Meanwhile, Joan was having her own adventures back in Cambodia, where tanks were rolling through Siem Reap not far from her hotel. "Rolling" may be too strong a term - one tank was so decrepit it was being towed. An attempted coup in the capital city of Phnom Penh led to four deaths and 38 arrests. Joan was in more danger than Lou. (Although that makes a good story, the truth is that the tanks in Siem Reap were a mile away from Joan’s hotel, and were sent through the town merely as a show of the government's strength. The only violence was 200 miles away in Phnom Penh. Joan was not in imminent danger nor was she afraid. Well, maybe a little.)




Ever since the 2001 attacks on America, terrorism and political turmoil have been the biggest concerns of many travelers. While the troublemakers don’t normally target tourists, they can make travel unpredictable at best and cross-fire-dangerous at worst. So how do we decide where and when to go?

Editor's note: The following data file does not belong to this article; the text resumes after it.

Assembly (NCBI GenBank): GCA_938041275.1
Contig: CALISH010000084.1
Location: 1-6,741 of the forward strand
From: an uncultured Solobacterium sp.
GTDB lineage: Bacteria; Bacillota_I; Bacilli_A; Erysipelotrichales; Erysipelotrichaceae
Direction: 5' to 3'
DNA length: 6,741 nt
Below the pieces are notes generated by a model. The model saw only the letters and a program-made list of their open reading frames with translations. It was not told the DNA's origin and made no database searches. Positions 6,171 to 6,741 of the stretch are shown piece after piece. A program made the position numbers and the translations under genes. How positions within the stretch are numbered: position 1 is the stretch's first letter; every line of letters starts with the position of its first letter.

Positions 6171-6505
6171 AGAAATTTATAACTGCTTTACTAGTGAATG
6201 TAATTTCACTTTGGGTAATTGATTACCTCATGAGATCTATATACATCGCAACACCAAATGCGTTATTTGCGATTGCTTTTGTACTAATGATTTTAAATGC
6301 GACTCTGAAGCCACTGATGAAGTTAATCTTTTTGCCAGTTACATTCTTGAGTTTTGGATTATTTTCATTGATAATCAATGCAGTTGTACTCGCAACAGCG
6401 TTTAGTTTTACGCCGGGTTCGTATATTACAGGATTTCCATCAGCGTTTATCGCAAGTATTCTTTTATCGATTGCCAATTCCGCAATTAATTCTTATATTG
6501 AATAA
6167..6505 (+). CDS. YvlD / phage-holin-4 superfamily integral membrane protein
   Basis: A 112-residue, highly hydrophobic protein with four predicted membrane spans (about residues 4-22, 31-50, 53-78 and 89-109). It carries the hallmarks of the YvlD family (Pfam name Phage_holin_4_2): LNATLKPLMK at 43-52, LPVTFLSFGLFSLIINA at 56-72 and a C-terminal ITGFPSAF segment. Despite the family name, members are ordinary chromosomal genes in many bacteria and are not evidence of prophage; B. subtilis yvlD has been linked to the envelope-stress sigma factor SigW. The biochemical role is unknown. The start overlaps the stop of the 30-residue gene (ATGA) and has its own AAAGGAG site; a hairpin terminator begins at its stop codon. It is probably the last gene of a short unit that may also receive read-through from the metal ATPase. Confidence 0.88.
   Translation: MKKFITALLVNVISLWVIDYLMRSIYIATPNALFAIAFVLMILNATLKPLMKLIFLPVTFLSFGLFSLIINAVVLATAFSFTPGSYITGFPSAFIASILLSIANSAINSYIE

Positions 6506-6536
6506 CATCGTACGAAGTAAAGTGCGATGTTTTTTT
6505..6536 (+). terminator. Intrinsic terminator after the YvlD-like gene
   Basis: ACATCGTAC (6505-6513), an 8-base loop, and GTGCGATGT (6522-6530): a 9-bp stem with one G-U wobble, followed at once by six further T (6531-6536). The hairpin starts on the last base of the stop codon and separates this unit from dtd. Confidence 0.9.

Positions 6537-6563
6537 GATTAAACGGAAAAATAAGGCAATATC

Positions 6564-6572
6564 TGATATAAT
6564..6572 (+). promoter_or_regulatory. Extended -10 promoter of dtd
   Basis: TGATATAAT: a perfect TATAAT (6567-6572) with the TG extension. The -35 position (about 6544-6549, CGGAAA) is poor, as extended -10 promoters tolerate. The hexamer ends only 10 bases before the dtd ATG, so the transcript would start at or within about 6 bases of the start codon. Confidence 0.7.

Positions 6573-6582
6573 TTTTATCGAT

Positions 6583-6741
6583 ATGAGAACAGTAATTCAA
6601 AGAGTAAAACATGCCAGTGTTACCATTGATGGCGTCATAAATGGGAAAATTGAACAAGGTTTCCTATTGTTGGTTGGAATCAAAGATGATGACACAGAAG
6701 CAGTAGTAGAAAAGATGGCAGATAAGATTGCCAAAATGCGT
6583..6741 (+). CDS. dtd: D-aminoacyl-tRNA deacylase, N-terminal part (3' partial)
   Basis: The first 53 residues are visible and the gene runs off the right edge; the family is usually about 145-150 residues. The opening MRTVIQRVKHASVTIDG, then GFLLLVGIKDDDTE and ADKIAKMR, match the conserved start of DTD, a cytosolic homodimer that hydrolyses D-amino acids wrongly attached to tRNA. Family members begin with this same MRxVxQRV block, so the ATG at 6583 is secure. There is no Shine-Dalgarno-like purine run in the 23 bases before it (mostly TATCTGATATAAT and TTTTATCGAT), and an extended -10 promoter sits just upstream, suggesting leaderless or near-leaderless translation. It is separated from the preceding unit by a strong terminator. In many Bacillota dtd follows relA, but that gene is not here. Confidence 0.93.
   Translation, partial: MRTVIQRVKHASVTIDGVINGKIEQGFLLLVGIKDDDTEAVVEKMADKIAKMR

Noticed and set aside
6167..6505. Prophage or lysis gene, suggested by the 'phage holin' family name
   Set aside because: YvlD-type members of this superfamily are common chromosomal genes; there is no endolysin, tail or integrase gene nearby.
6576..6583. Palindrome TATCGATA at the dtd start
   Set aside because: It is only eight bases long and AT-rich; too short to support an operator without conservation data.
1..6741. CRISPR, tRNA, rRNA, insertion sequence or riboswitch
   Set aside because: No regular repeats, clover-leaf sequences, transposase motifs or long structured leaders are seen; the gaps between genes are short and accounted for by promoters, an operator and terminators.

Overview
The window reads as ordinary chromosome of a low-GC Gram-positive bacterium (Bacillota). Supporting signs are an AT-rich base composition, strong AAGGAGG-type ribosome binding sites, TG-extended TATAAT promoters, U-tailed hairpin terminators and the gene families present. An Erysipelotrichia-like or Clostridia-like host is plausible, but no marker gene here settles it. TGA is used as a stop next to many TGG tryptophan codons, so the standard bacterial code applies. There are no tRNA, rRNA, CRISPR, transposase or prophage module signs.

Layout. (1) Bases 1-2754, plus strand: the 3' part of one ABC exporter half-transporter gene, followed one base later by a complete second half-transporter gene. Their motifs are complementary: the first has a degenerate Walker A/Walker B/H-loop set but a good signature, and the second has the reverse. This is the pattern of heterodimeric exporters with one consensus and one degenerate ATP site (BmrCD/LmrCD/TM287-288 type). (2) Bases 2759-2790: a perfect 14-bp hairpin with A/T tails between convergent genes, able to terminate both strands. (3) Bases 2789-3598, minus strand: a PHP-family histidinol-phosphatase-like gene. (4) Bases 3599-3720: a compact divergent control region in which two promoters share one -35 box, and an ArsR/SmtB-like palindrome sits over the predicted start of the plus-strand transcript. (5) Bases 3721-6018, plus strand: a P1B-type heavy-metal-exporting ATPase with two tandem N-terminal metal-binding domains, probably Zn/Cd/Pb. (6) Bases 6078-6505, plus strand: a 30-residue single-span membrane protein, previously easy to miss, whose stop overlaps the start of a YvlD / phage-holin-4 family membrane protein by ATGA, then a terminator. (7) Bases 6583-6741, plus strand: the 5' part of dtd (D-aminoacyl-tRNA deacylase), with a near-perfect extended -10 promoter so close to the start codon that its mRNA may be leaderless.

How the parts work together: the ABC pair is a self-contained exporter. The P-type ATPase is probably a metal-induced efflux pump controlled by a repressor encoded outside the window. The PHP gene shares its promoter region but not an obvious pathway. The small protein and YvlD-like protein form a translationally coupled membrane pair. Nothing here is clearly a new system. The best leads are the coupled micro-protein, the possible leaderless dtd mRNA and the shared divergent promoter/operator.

If a country we want to visit is experiencing political violence, we can often find some regions within it to which we can travel safely. For example, when we were planning our 2000 Asian itinerary, we wondered if we should go to Indonesia where there were rebellions and riots. We looked at the 3000-mile archipelago on a map and found these political hot spots were scattered in Jakarta, Aceh, Lombok, and the Moluccas. Java and Bali were well outside these areas. To avoid Java and Bali because of riots in Jakarta made as much sense as avoiding Vermont because of riots in Los Angeles. We went - and felt perfectly safe. (These placid rice paddies in Bali certainly weren't dangerous!)




The timing of trips to potentially volatile areas is crucial. Joan waited many years to see the temples of Angkor, but political turmoil in Cambodia stood in the way until 1998, when the murderous Khmer Rouge was contained in the northwestern corner of the country. By 2000 the time was right and we went. We also visited the Khyber Pass that year - during a period when the continual tribal fighting on the border between Afghanistan and Pakistan was in a momentary lull. Even so, we had to go with two guards toting Kalashnikov automatic rifles. Today, we’d think twice about going into that area.